29th April-8th May.
Terror, as described in Access to History’s text ‘France in revolution’; the terror was the most dramatic phase of the revolution. For opponents of the revolution it symbolises the chaos and anarchy that France had sunk into. The reign of terror amongst the French society in the years of 1793 to 1794, was indeed a significant period that had both victorious yet catastrophic occasions evidently throughout its entire stage. The Reign of Terror’s beginning was marked by the execution of the former King, Louis XVI on 21st of January 1793, which sparked the violent uprising of both France’s political leaders and the society under their leadership. A series of problems faced the revolutionary government that all contributed to the uprising of The Terror including; the rivalry between the two political factions (Girondins vs. Jacobins), The September massacres, the shift of war and of course the Trial of Louis XVI. All of these problems faced by Revolutionary France, along with the legislative assembly’s decision of what to do with Louis XVI, the Reign of Terror was beginning to erupt.
Across the nation, the terror was interpreted in opposing ways. Some believed that The Terror was a necessary process for France. That in order for the revolution and the society to continue and be successful; The Terror was vital. As Delegate Barere states; “Terror will be the order of the day. This is how to do away instantly with both royalists and moderates and the restless, counter-revolutionary scum. The royalists want blood, well, they shall have the blood of the conspirators, the likes of Brissot and Marie-Antoinette. It will be an operation for special revolutionary Tribunals.” Though there has been a constant debate on the exact number of deaths, evidence points to at least 40,000 deaths. The Reign of Terror had both negative and positive consequences. It was certain that this year on the French calendar had said to have increased the society’s feelings of nationalism, and desire to liberate other countries. Although the violence created an extremely bad image of not only the people of France but those in charge too.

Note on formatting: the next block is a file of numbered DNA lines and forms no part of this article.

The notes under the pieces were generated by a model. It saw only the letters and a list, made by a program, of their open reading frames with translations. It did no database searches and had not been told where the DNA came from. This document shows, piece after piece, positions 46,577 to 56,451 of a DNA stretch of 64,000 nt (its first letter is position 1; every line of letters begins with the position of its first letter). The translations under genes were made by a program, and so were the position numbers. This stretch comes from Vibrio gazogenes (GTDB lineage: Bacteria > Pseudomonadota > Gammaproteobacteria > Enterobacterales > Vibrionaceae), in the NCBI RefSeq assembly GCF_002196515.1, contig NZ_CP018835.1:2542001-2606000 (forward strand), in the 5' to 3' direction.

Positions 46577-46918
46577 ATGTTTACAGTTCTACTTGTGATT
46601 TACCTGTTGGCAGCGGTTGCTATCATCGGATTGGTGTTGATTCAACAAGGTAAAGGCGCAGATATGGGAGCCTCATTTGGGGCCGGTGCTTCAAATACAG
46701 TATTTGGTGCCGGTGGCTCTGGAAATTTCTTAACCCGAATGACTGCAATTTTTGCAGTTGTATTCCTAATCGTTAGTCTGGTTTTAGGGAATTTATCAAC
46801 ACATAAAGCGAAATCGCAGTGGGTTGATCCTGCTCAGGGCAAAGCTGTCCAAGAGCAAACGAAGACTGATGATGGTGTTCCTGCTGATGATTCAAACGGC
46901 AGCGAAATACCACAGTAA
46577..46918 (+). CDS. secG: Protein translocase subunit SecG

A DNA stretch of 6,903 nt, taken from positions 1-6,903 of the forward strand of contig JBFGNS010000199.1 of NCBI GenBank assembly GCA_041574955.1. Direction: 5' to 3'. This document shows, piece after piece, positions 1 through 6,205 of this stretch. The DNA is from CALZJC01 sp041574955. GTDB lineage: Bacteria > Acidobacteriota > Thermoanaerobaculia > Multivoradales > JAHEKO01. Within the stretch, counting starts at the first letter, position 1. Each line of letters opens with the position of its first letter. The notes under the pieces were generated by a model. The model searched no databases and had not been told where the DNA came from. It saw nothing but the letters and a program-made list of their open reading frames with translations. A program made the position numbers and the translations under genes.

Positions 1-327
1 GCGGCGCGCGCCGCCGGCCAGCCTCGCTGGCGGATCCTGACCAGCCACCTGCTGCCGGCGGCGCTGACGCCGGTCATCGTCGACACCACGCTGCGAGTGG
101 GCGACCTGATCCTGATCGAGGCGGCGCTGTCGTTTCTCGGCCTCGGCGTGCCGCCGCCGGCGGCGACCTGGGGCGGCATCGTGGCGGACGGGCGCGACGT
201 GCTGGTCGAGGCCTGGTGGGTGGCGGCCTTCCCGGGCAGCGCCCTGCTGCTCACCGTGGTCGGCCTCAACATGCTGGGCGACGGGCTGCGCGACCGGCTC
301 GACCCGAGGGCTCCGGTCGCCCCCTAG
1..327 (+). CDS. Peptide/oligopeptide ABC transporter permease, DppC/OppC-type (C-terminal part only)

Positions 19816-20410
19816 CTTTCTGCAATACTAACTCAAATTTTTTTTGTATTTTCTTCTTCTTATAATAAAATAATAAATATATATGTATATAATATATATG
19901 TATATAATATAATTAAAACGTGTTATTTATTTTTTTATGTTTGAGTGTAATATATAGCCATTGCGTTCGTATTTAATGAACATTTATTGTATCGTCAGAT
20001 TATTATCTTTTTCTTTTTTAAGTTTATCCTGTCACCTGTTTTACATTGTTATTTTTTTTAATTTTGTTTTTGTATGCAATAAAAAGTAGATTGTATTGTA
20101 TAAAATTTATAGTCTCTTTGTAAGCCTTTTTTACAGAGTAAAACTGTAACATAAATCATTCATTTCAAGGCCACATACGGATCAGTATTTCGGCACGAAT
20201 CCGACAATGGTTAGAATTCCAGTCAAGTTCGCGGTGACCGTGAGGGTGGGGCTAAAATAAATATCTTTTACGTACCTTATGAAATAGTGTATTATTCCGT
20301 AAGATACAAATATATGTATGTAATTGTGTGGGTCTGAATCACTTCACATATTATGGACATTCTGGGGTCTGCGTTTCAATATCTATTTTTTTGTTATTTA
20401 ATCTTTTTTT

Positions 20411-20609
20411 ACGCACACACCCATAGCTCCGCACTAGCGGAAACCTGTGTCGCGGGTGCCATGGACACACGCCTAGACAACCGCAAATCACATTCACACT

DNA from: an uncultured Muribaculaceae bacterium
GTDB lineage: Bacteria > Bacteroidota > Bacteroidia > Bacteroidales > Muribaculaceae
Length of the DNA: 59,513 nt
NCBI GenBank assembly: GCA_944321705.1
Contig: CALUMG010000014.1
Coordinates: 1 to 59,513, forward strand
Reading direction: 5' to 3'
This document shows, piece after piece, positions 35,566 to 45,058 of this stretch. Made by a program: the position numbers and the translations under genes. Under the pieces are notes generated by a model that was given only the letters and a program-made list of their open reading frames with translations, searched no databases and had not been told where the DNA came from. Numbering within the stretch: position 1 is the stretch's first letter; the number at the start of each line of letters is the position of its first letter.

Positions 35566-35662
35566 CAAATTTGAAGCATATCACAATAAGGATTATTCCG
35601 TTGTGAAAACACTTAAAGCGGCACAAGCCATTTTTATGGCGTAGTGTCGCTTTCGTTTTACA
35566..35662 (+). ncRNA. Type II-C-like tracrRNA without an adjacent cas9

Origins of the Terror
Girodins vs. Jacobins
The rivalry between these two radical political groups became greater and stronger as the years passed by. Their opposing ways and how they had an influence on the people had significant effects on The Terror and the ways in which it was operated.
An example of their opposing views is how each political group reacted to the September Massacres of 1792. Georges-Jacques Danton, the leader of the Girodins gave a speech to the Parisians speaking out saying that they all need to rally together to fight for our country, hinting towards fighting the enemy outside of the nation’s borders. Alternatively most French citizens took this as to fight the enemy within, causing havoc and bloodshed amongst those around them, brutal killings and senseless fighting occurred all though the streets against those seen as ‘traitors’. Over 1000 people had been massacred in the one month of September and the division between the groups had never been more prominent.
The Girodins urged the violent killings and bashings to stop whereas the Jacobins wanted to see the bloodshed continue.
The September massacres
Following the defection of army general, Marquis de Lafayette on August 17th 1792, a growing fear of treachery swept the country. This increase when Longwy in North-eastern France was captured by the Prussians, adding more fear into the lives of French communities. The commune called on all patriots to take up arms to defend the nation, but as the prisons that would be use to hold their captives, something needed to be done. The prison cells were inhabited by people such as refractory Priests and nobles who were counterrevolutionary suspects. Rumours were dispersed that…